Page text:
• All Levels Physical Education Teacher Education Certification - as a PETE major
  • Athletic training (with successful completion of the Athletic training degree) http://www.shsu.edu/academics/health-sciences/kinesiology/undergraduate/pre-professional-athletic-training-students.html

Program Specific Requirements

Those seeking Teacher Certification must have a minimum GPA of 2.75 (includes transfer and SHSU hours) and must earn a “C” or better in their Kinesiology and Education courses.

All Kinesiology majors must earn a “C” or better in their Kinesiology upper level (3000 and 4000 level) courses.

Curriculum

The curriculum integrates the physiological, biomechanical, and psycho-social bases of movement. Students develop their own movement skills, which transition into a focus on movement analysis, physiological function, and skill assessment. Students gain greater depth as they consider problems related to exercise, fitness, and motor skill development within the context of lifestyle physical activity (i.e. play, games, sport, and other forms of human motor behavior). Students finish the program with strong theoretical and problem solving skills based on a comprehensive knowledge of movement and exercise science. It is expected that graduates will be able to apply their knowledge and skills to a wide variety of movement-related problems and career possibilities.

Student Organizations

KHRASH — Kinesiology, Health & Recreation of Sam Houston — promotes healthy lifestyles; open to all SHSU students.

Internships

Students completing the Applied Exercise Science, Clinical Exercise Science, and Athletic Training degree plans complete a 6-credit, 400-hour internship at a site which is aligned with their career aspirations under the instruction and supervision of a qualified and experienced professional in the field.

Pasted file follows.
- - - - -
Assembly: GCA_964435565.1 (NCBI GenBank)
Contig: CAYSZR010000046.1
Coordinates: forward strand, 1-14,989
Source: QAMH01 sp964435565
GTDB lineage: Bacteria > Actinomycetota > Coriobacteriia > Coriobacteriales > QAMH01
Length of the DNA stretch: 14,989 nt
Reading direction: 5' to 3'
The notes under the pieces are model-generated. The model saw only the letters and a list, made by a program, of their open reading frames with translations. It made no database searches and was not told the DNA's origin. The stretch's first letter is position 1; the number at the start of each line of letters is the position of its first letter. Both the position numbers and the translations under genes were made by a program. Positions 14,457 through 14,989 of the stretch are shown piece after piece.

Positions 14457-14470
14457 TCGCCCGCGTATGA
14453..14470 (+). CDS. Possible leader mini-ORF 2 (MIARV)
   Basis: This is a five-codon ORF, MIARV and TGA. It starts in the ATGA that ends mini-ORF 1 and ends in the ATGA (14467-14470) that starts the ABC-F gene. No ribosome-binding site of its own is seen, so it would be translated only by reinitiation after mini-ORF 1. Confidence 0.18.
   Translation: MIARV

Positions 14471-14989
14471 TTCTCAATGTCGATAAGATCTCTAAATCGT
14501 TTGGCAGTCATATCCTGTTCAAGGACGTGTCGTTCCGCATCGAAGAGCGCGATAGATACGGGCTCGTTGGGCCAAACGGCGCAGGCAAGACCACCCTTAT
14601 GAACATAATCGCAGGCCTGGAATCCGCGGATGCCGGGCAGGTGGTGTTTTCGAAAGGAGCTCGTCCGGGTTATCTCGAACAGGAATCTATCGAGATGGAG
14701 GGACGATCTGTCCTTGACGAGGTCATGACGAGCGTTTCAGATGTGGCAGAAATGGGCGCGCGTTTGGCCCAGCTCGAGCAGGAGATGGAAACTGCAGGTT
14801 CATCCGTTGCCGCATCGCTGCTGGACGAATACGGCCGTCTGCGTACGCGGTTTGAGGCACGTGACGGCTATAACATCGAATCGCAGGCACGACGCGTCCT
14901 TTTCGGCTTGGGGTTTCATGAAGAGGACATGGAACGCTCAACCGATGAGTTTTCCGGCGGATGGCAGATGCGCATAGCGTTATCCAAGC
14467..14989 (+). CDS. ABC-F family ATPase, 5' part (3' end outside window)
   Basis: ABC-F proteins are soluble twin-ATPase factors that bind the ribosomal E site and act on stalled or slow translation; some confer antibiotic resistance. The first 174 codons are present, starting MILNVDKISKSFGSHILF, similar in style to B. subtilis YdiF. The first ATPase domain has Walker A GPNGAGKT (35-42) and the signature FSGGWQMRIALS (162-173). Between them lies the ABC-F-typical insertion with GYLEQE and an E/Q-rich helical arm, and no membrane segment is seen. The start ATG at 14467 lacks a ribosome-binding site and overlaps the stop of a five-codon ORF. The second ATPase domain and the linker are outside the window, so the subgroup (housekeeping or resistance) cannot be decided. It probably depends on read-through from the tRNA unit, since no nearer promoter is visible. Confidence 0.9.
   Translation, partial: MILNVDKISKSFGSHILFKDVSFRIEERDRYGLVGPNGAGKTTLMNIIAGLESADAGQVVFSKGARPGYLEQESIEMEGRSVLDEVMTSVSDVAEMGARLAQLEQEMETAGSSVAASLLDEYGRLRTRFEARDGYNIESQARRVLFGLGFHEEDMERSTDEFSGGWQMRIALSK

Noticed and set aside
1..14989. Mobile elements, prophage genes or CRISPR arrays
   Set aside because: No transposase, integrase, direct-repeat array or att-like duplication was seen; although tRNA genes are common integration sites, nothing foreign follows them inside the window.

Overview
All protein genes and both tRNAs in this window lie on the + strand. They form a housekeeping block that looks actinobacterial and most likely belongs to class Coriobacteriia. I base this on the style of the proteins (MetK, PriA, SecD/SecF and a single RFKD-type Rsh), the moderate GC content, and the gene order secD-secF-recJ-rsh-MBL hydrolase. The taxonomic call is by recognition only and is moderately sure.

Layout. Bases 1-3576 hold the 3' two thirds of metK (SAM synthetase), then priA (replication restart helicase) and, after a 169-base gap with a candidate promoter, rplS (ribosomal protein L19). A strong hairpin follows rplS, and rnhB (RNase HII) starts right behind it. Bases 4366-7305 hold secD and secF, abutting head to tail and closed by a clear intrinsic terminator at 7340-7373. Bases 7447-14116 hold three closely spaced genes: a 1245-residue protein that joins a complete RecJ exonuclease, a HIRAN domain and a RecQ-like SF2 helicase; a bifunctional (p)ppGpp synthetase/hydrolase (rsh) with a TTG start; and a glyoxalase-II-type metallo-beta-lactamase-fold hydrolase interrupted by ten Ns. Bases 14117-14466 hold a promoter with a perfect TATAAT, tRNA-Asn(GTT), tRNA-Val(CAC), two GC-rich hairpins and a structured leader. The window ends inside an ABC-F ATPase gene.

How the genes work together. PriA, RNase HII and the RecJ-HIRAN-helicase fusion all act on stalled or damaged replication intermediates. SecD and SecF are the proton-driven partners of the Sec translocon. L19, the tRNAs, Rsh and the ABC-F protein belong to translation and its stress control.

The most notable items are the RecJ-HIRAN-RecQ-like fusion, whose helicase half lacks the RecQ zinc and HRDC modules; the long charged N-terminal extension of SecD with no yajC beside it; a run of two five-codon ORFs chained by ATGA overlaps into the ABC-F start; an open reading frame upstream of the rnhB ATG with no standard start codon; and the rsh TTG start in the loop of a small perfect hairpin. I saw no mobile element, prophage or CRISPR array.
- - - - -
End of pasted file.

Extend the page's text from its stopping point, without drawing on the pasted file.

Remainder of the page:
Scholarships

  • Betty Alexander Scholarship—Kinesiology major with at least two years of academic preparation at SHSU having earned a minimum of 3.0 in the major.
  • Department of Health & Kinesiology Scholarship—Health or Kinesiology major demonstrating financial need with a satisfactory GPA.
  • H.O. “Molly” Crawford Scholarship—Male, junior standing in Kinesiology seeking teacher certification with at least a 2.5 GPA and demonstrating financial need.
  • Joe and Mary Kirk Scholarship—Male, senior standing in Kinesiology seeking teacher certification with at least a 2.8 GPA.
  • Margaret Powell Award—Female majoring in Kinesiology displaying excellence in academics.
  • Robert J. Wagner Memorial Scholarship—Graduate student in Adult Fitness Management with 3.0 GPA, 1000 GRE and 3.5 graduate GPA reflecting a lifestyle of physical fitness and demonstrating financial need.
  • Robert L. Case Health & Kinesiology Wellness Scholarship—Health or Kinesiology major displaying leadership potential with at least a 3.0 GPA and reflecting a high level of fitness.